Case in point. When we just had Rachel, Christmas was wonderful because everything was new. Each stage she reached brought new fun, new toys she could master. But now that we have four children--we have every toy we could ever need. I walk through a toy store or page through a catalogue and think: we have that. Or we had it and it was lame. Or it has WAY too many pieces to clean up. Or that will break in ten minutes. Or it only does one thing and for what it costs, it isn't worth it. Or the kids won't want to clean that up in a week. Or we don't have room to store that....on and on and on! My kids have too many clothes. I rarely buy clothes because we have so many. I save Rachel's clothes to go down the line of girls, and my sister has given us so many clothes, both girls' and boys', that we could clothe the children of a developing nation without much of a problem. It is rare for me to have to buy my kids anything besides shoes, socks, tights and underwear--and the rare impulse purchase of something that is just too cute to ignore. We have more books than a library and more crafts supplies than we ever use. We have hundreds of movies and CDs, and we get movies now from Netflix anyway.

A month or so ago, I blew my stack when the kids had made their rooms total disaster areas and told them to forget about Christmas. I said that we weren't going to spend a thousand dollars on more things we don't need to have cluttering our home, things that nobody wanted to clean up anyway. They would be getting enough gifts from grandparents and Santa, and that our family Christmas gifts were just going to be shelved this year. We are going to do something as a family instead. Matt and I talked about going to a Broadway show--but frankly, for all of us to go we'd spend $500 easily, even on discounted tickets, and I just cannot justify that for three hours of fun! Plus it doesn't include anything like dinner out--the "rest of the day" in the city. I don't know what we are going to do, but I am not going to buy and wrap a mess of presents for under the tree that will just turn into a mess in the house a day later.

Scrooge? Yes. But I will be saner for it, so too bad!


Daily Quote

Those who make peaceful revolution impossible will make violent revolution inevitable.

--John F. Kennedy

Friday, November 14, 2008

Julia and the Housework

Over the past two days, Julia has created a new game that I's called Inn. She pretends that she is a maid at a hotel, and she cleans. Everything. Dishes, mops floors, cleans the bathroom, rearranges cabinets and drawers, makes beds, runs the vacuum, dusts, picks up toys, neatens bookshelves, takes out recycling, feeds animals, scoops the kitty litter, empties wastebaskets, changes towels and tablecloths, collects laundry...she had Ben and Emma immersed in the game this morning, so much so that they were asking me what other chores needed to be done!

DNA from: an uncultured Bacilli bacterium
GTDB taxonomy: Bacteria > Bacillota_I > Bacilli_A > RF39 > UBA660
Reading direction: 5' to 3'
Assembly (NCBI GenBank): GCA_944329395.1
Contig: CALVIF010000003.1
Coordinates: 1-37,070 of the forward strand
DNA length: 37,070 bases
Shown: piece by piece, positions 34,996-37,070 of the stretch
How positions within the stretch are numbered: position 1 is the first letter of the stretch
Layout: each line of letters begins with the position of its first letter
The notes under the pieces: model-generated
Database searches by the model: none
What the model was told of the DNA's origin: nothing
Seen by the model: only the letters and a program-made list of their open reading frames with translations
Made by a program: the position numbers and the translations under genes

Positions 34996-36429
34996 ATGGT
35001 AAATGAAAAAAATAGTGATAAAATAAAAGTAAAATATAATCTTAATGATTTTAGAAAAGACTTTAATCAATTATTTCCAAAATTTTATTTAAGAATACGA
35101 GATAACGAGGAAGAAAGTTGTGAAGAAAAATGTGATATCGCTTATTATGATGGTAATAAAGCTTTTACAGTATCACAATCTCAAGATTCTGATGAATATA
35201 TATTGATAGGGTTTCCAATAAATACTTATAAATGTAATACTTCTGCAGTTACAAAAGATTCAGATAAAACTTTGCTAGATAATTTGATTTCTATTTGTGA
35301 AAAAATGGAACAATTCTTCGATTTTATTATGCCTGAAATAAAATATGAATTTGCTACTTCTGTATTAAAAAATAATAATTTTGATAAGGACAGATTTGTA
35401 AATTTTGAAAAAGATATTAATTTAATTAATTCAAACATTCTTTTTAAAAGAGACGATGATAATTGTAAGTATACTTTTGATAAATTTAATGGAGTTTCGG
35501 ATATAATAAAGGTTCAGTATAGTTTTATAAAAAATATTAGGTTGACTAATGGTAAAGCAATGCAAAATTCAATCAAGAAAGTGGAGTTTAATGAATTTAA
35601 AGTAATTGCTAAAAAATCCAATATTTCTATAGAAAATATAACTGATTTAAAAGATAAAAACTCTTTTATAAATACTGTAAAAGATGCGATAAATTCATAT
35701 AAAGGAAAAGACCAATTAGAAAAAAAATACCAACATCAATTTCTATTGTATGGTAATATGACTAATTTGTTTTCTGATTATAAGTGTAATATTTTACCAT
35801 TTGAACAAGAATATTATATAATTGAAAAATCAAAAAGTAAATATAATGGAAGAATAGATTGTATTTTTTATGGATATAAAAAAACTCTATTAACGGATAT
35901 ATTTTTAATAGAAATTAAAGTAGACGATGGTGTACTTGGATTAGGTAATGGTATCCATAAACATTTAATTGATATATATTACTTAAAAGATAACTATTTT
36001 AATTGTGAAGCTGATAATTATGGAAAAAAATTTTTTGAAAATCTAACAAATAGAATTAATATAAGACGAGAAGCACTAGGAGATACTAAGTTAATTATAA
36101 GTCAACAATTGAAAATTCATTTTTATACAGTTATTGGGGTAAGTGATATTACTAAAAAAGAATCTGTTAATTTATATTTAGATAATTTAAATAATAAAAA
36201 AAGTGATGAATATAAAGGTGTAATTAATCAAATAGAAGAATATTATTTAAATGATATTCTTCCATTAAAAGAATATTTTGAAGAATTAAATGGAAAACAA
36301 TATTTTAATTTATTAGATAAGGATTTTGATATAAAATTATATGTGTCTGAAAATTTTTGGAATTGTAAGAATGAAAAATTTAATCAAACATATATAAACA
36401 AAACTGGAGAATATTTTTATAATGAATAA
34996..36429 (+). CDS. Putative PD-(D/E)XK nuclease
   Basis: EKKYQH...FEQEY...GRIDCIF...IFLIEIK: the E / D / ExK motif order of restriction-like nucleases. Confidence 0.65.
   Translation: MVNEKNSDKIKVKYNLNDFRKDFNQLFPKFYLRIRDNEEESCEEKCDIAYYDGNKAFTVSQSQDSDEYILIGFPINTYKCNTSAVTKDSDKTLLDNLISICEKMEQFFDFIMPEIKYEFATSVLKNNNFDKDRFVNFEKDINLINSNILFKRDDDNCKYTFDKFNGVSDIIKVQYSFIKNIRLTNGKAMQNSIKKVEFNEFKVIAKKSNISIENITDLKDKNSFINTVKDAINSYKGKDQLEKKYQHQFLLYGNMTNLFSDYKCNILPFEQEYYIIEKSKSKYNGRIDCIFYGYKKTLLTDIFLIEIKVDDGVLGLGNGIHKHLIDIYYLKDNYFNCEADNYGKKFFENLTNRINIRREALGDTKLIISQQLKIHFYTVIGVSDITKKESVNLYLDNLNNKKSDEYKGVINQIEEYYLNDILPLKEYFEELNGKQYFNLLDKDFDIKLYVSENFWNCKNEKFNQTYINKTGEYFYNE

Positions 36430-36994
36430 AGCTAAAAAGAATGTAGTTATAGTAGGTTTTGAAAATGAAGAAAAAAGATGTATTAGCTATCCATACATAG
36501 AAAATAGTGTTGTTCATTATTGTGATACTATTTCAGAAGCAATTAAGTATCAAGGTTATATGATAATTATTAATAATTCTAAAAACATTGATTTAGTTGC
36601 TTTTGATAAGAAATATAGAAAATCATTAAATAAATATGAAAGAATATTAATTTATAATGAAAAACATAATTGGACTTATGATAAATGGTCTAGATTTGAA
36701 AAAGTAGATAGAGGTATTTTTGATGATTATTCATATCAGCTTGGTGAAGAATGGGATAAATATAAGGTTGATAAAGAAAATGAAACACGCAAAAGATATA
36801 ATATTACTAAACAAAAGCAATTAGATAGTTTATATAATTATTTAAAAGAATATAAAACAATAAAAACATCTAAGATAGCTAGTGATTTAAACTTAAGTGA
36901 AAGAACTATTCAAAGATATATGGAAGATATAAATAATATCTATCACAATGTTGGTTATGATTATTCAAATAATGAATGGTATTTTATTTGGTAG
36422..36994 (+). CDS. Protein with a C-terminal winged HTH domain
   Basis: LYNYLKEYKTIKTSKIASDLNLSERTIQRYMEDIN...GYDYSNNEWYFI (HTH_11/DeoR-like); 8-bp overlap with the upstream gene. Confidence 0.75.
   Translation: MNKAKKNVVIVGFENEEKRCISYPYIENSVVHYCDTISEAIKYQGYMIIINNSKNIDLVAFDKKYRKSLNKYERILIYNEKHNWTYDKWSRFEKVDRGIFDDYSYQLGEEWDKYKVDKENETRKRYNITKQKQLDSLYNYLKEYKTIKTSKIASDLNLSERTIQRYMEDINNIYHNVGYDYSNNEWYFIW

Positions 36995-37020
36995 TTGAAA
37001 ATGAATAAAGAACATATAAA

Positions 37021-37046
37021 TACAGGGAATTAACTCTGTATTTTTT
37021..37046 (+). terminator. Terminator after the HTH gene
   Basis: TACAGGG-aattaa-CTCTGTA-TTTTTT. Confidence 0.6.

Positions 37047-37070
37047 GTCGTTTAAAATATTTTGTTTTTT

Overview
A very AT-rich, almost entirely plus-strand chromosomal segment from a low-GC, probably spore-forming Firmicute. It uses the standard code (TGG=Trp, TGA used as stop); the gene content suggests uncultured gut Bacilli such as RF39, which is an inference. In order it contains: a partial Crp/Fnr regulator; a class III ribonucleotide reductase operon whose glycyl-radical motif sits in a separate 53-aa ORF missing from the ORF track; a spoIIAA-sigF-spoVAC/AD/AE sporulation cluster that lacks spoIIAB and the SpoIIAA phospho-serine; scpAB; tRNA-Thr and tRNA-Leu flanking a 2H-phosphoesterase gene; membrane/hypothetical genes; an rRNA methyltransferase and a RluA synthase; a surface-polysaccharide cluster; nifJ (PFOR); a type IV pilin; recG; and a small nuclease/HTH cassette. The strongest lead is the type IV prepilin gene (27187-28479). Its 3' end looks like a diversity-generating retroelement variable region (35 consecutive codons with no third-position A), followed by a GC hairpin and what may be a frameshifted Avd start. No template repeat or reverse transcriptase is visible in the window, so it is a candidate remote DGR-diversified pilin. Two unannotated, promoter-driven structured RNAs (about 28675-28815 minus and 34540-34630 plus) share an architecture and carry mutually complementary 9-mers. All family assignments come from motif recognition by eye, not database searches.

If that is not the best game ever, I don't know what would qualify!

Daily Quote

If you would be a real seeker after truth, it is necessary that at least once in your life you doubt, as far as possible, all things.

--Rene Descartes

Tuesday, November 11, 2008

Ben's Leveled Up....

Ben has reached a milestone in his school work...he now wants to work alone sometimes. Prior to this I have spent every minute that he's done schoolwork by his side (okay, occasionally I have to answer one of the girls' questions, answer the phone or get a snack. But more or less constantly by his side, keeping him on track, making sure he understood directions, etc.) and even in the first weeks of this year it continued. The best example is history notebooking. We began the year in history with this rotation: I would choose a book on the desired topic that I thought looked very engaging, and then I would read to him. Not because he was incapable of reading, but because the books I get for history are by and large too old for a six year old to absorb everything from. So I would read the most interesting parts, careful to avoid boring details to make the book come alive for him without him fidgeting or glassing over. Then we would discuss what he found most interesting and come up with something to write. He might tell me an idea, but I would form coherent sentences, make the notebook page look neat with my more regular handwriting, dotting words here and there for him to trace. Then he might draw a picture and color it, or we might jazz it up by me helping him to find interesting paper, stickers, doodads to make a cool picture--for instance, when we wrote about the Minotaur we made a Minotaur head from fake fur to glue on his page and he drew on the horns.

Well. He's done with that! Last week he told me he wanted to notebook all by himself, so I allowed it. Figured if he wanted to do it, I shouldn't say no. He read a book about Rome, but when he made his page, it didn't have enough information. This is what he wrote (I wrote it with correct spelling, but in his notebook it is spelled phonetically, like his "19 Battels" book....)

I think that it is amazing how many things a Roman soldier carries. They carry so much I cannot remember!

In six-year-old print, this took up 6 lines on his paper, and while I recognized that it was work to be proud of, I had to explain that the purpose of this history notebook was to let someone who knew nothing about the time period learn a little saying that he couldn't remember wasn't going to be very informative! We revised the end to tell some things that a Roman soldier did actually carry with him: a pack, a sword, a spear, a helmet, leather sandals, a kit with herbs and bandages, food, a tent, a shield and all their armor. He agreed that my way was superior to teach a novice about Ancient Roman soldiers!

So today, when we began the unit on Ancient Egypt, I reminded him that it was fine to do it himself, but he had to remember to put in real information, and that if he couldn't remember something, to look back in the book. Well. He spent almost an hour reading a book on Egypt. I wouldn't say it was the hardest book, but it was meaty, it talked about a lot of subjects, and it was 35 pages long with smallish print. I would say it was at least 3rd grade level reading (not in MY house, but for regular school kids) and he was totally absorbed. He was fascinated when he got to the part about taking a person's brain out through the nose with a long hook....yes, charming. But how very Boy!